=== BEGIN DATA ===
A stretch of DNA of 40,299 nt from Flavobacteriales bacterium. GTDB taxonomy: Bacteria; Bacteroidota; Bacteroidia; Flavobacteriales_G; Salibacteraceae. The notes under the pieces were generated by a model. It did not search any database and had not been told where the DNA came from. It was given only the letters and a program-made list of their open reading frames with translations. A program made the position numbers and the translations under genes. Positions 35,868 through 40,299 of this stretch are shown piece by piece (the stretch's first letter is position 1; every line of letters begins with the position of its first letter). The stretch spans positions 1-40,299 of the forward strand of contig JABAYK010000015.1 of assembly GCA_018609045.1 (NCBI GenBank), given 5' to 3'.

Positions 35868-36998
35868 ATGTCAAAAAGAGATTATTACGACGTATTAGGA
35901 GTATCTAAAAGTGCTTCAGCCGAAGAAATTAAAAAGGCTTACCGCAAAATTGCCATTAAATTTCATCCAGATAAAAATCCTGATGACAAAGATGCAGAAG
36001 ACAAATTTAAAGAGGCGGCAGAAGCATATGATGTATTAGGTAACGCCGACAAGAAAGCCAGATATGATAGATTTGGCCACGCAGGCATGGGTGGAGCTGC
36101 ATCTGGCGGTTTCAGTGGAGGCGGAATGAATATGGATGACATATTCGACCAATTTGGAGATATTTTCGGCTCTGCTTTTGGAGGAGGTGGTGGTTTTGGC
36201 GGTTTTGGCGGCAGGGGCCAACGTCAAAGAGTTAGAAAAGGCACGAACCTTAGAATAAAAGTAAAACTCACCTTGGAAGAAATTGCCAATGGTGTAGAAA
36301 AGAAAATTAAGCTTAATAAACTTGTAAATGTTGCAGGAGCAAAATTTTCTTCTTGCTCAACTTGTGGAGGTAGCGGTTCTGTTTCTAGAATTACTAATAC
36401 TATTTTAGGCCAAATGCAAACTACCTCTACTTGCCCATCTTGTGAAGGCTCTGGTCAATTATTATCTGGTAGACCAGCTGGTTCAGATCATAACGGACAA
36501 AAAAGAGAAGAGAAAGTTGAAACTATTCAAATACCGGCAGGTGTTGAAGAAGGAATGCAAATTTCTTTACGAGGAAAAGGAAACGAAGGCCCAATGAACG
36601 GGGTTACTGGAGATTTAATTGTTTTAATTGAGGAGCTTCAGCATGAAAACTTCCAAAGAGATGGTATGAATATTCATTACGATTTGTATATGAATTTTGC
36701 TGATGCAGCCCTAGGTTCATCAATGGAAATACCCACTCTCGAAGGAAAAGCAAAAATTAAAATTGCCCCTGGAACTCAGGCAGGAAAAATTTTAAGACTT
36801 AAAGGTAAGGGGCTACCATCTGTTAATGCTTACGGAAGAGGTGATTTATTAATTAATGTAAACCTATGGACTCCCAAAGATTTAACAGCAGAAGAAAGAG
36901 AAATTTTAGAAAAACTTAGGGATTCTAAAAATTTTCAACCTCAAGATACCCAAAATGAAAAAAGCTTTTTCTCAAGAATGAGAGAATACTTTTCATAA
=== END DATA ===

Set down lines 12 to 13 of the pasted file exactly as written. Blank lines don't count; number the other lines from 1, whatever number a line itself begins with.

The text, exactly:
36701 TGATGCAGCCCTAGGTTCATCAATGGAAATACCCACTCTCGAAGGAAAAGCAAAAATTAAAATTGCCCCTGGAACTCAGGCAGGAAAAATTTTAAGACTT
36801 AAAGGTAAGGGGCTACCATCTGTTAATGCTTACGGAAGAGGTGATTTATTAATTAATGTAAACCTATGGACTCCCAAAGATTTAACAGCAGAAGAAAGAG